As I entered the office of Joan Neuhaus Schaan, Baker Institute fellow in homeland security and terrorism, last December, I wasn"t quite sure what to expect. I initially envisioned myself sitting behind a computer filtering through loads of scholarly articles. In reality, my internship was much more dynamic. Two years ago, I interned for my congressman in Washington, D.C., and moving from the Hill to a think tank introduced me to a different perspective of policymaking.

As a Baker Institute research intern, I gleaned information from numerous media outlets, watched films spotlighting the drug-induced violence in Mexico and the United States, interviewed my college classmates to grasp their understanding of my research issue, and attended events pertaining to my research. The experience trained me to think holistically about an issue. Instead of reading several press releases of a specific event, I undertook proactive methods of research by peering through a multidimensional lens.

I pursued every opportunity I had to engage in the sphere of policy that intrigued me most -- U.S.-Latin American affairs. Understanding the distinctions between how U.S. citizens along the border and Mexico"s lower and middle classes evaluated the drug war violence in Mexico emboldened me to think more critically about potential policy that would assuage the concerns of all affected groups.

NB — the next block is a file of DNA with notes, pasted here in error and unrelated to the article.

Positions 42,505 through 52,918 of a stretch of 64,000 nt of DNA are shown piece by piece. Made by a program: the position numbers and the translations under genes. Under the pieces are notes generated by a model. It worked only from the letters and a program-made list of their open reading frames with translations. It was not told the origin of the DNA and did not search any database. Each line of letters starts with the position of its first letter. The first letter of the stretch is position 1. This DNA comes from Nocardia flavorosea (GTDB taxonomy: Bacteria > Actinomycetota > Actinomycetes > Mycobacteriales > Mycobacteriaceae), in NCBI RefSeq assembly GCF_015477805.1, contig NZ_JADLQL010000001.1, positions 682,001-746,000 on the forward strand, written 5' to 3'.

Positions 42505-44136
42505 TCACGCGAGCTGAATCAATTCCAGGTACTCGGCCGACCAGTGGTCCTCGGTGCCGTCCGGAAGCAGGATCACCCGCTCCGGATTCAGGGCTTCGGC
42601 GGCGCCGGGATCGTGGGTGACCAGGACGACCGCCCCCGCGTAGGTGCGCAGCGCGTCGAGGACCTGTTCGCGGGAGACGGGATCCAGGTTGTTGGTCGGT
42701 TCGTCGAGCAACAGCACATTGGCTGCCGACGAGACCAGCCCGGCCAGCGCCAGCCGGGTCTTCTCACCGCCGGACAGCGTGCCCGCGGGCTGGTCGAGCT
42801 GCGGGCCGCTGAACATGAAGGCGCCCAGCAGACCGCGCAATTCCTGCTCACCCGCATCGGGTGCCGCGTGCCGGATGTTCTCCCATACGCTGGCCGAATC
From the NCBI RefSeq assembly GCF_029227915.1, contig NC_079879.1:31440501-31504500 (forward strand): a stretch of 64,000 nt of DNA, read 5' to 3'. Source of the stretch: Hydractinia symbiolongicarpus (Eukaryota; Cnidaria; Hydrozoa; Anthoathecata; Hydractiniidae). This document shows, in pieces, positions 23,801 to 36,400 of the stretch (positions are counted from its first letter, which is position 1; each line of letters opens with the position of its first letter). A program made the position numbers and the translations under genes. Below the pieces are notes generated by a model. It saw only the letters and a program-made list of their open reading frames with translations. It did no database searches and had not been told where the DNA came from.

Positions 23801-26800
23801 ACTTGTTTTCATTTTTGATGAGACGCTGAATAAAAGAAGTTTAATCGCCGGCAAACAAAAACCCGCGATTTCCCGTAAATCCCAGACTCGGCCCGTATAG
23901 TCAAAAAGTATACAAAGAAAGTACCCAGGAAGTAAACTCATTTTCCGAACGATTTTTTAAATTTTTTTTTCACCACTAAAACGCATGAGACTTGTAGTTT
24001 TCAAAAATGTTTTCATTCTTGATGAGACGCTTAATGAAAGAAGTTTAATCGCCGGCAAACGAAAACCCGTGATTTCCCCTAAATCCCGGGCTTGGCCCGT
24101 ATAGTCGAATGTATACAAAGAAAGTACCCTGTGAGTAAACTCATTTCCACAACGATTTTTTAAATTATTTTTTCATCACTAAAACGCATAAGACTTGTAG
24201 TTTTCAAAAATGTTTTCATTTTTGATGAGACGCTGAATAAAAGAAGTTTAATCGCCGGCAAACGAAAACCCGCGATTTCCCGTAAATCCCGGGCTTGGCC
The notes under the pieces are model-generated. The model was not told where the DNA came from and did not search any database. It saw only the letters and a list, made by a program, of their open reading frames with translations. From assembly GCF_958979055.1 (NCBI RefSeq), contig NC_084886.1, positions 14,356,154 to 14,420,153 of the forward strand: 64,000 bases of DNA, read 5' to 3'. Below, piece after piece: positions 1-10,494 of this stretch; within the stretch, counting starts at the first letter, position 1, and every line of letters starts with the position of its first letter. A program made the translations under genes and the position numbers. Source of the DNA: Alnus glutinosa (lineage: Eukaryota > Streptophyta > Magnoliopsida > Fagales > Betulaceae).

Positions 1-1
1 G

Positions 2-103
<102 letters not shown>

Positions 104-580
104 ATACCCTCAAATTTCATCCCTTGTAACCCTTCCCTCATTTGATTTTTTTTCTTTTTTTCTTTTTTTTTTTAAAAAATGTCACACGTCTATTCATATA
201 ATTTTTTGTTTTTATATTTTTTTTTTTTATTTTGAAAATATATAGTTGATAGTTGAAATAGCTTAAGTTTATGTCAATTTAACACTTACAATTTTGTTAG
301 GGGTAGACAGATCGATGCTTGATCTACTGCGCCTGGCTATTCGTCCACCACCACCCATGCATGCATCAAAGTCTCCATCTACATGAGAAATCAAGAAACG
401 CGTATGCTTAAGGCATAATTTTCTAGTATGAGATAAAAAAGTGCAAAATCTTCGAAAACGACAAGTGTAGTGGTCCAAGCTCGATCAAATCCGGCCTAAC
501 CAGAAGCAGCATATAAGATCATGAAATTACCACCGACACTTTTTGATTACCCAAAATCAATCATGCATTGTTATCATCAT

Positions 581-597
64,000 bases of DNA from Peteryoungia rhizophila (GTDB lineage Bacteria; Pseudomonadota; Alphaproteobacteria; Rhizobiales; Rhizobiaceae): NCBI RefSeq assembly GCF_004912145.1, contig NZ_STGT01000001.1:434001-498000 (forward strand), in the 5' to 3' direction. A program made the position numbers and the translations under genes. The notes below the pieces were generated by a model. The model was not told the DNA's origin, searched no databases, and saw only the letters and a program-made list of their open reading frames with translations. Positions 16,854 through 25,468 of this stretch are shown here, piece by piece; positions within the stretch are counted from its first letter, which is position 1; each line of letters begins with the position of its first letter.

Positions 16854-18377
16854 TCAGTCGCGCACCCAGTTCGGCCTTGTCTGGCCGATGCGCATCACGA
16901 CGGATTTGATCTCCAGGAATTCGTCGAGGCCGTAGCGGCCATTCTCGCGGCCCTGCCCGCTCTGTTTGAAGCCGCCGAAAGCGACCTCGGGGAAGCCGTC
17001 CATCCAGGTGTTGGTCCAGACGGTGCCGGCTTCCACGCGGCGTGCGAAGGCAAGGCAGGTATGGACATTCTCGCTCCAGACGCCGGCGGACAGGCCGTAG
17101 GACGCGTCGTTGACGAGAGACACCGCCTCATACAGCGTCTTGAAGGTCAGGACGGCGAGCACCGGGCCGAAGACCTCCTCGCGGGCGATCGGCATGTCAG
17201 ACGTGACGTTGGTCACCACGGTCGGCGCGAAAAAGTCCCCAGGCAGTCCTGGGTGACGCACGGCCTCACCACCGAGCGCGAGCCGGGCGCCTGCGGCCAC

Neuhaus Schaan proved to be an immensely helpful mentor, guiding me every step of the way as I refined my research topic in hopes of placing a personal mark on the Baker Institute. In addition, I enjoyed working with staff members for Congressman Michael T. McCaul, R-Texas, as we prepared for the congressman"s speech at the Baker Institute regarding Mexico"s drug war. After McCaul"s address, I had the honor of joining Neuhaus Schaan and several of her friends to discuss U.S. policy over dinner. As I listened to a former FBI agent and two former U.S. military members discuss how the United States had dealt with similar international conflicts in the past, I was surprised by the hard realities of managing threats to U.S. homeland security. By the time I began to write a paper as part of my internship, addressing legislation introduced by the U.S. Congress that aimed to curb the violence along the U.S.-Mexico border, I was well-versed in the problems facing the Mexican people. I sincerely believe that my experience interning at the Baker Institute enriched my ability to conduct effective research on some of today"s most poignant policy issues.

Blake Delaplane is a Rice University undergraduate majoring in political science and policy studies.